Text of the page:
In the digital “game of thrones”, markets continually shift as the internet giants — Google, Amazon, Facebook and Apple increase their offerings from hardware to software and software to hardware, between consumer and enterprise, encroaching on each other’s traditional heartlands and fighting endless wars of intellectual property attrition in the courts. One thing was certain, however: that Google could sleep soundly in its ivory tower as undisputed Lord of Search. However, rebel outliers in South Korea, China and Russia have refused to submit and now it seems they may be setting their sights on Google’s throne.
Beyond the language barrier
Although Russia, Korea and China each have distinct and unique languages, Google’s failure to bring them within its sphere of dominance cannot be attributed to linguistics alone. Although founded on English-language search, Google has successfully conquered many non-English speaking countries such as Poland, Spain and Indonesia. However, language does hint at a wider issue affecting Google’s global campaign, which is one of cultural, rather than solely linguistic, affiliation.
In Russia, Korea and China, Google is seen as a foreign product by largely patriotic consumers. This natural preference for local products and companies is accentuated in Korea and China where, whether for political, ideological or security reasons, Google’s reach has been actively limited. Google’s operational HQ in China had to be moved to Hong Kong due to the Chinese government’s tight censorship; likewise, many Korean webmasters have intentionally blocked Google and other global search engines from accessing their sites for security reasons, further exaggerating the existing cultural advantages of local providers.
However, this is not a story of active rebellion or implicit xenophobia. The single biggest factor in Google’s failure to dominate in these three jurisdictions is the existence of credible, and increasingly powerful local competitors, which not only deliver on point of origin and language compatibility, but offer products which cater to local design preferences and have proved more popular than Google’s format on their own merits. Google has developed an excellent search algorithm which enables its users to search very effectively. However, beyond its simple yet powerful search box, Google may have been focusing on its back-end at the expense of evolving front-end interfaces to keep users evangelical — at least in these three countries.
This poses a wider question about the internet giants as a whole: by moving their focus from consumer interface to monetisation, have they let down their guard, and opened their kingdoms up to invasion? Competitors across Asia (notably China) have been expanding at an impressive rate and the Alibaba’s and Rakuten’s of the world are increasingly seen as a genuine alternatives to the incumbent rulers. While the names Yandex (Russia), Naver (South Korea)and Baidu (China) are not yet globally recognised, they should not be underestimated.
Catering to local taste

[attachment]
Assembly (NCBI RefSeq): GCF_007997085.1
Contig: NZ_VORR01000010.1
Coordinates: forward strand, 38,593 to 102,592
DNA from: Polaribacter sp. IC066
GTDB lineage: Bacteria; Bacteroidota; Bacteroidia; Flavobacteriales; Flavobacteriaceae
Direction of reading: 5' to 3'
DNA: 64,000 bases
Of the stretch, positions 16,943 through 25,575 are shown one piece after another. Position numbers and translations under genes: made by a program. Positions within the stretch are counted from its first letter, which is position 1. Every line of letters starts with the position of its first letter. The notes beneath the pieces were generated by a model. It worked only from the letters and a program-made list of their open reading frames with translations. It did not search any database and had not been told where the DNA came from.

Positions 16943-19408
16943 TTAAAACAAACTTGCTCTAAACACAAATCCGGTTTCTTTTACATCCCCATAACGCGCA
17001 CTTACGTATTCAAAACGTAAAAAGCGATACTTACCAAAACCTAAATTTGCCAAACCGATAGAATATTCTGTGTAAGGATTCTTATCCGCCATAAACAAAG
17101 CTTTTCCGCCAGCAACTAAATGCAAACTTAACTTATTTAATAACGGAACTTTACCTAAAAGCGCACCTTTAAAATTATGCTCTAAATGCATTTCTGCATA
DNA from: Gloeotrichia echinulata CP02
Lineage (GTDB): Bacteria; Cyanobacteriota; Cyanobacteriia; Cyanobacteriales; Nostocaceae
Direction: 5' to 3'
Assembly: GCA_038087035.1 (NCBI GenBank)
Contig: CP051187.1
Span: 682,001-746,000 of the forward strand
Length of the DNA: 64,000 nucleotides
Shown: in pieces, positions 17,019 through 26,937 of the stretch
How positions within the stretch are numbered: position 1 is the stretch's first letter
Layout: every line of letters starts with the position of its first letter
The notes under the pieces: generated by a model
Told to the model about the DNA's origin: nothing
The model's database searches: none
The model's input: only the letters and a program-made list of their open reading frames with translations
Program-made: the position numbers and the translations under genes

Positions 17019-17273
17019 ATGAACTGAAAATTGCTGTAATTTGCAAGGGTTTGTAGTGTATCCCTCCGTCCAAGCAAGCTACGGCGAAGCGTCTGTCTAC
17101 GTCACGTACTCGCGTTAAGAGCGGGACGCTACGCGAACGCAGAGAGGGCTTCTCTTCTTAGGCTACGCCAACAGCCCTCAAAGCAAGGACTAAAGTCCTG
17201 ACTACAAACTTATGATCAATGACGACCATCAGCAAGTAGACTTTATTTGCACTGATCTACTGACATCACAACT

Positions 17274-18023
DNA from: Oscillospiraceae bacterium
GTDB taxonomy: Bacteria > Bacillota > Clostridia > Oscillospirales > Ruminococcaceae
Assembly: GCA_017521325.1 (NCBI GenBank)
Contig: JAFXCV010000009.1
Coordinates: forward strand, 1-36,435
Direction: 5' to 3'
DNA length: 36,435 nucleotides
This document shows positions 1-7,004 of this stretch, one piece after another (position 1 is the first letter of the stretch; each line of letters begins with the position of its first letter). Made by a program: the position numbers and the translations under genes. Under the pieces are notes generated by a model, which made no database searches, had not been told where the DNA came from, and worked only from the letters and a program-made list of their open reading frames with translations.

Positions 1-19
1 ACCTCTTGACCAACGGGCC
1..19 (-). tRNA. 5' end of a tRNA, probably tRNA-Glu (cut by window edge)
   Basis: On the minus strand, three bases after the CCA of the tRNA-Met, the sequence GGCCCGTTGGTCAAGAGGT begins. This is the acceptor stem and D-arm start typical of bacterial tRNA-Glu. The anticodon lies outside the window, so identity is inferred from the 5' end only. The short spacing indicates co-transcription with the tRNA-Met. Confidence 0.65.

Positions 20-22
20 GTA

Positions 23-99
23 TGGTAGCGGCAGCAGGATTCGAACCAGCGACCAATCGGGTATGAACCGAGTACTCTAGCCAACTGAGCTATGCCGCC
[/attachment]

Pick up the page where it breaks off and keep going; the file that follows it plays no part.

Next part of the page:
Unlike Google, Yandex and Naver have focussed on customising their interface to local consumer preference, offering busier search pages, complete with news, weather and various other features which aggregate the search function with a more centralised portal into the online experience.
Naver’s “Knowledge Q&A” function has also proved extremely popular, allowing users to ask and answer just about anything, within a forum which is uniquely Korean. This user-generated content section has come to be seen as a complimentary offering to the official search results provided by the engine itself.
China’s Baidu’s selling point, on the other hand, is in limiting its search to Chinese language only, thereby clearing out the English-language clutter which would typically make up the vast majority of the results, providing results that are far more useful to a Chinese user. Each of the dominant local players is using its superior understanding of local consumers to provide products which are more appealing and are thereby winning the battle for hearts and minds.
Far from content with ruling their considerable local markets, (Baidu dominates a search market with over 600 million internet users, 25 per cent of all internet users worldwide) the Asian search barons are eager to increase their territories. Baidu recently launched its localised search engine in Brazil and a beta version in Thailand and Egypt.
Naver has entered the global messaging market through its product “Line” in Japan, which already has over 450 million users worldwide and is further expanding into Mexico and the US. Speculation is that it is looking to list in Tokyo or New York in H2 2014 with a valuation of US$20 billion. Small fry compared to Google but not insignificant in terms of market share and competition.
Yandex is not yet expanding vertically, but continues to add new horizontal business lines in order to compete with Google at home and abroad, with Yandex.Disk offering services similar to Google Drive and new app Yandex.City recently launched on Android and iOS, with the largest database of user reviews on Russian companies.
Both digitally and geographically, credible competitors are pushing forward and while Google continues to sit atop the Iron Throne for now, its position is by no means guaranteed. As credible rivals — the usurping princes in the “game of thrones” — enter the world stage we can expect to see fierce competition and perhaps even an uprising in the near future.
The views expressed are of the author, and e27 may not necessarily subscribe to them
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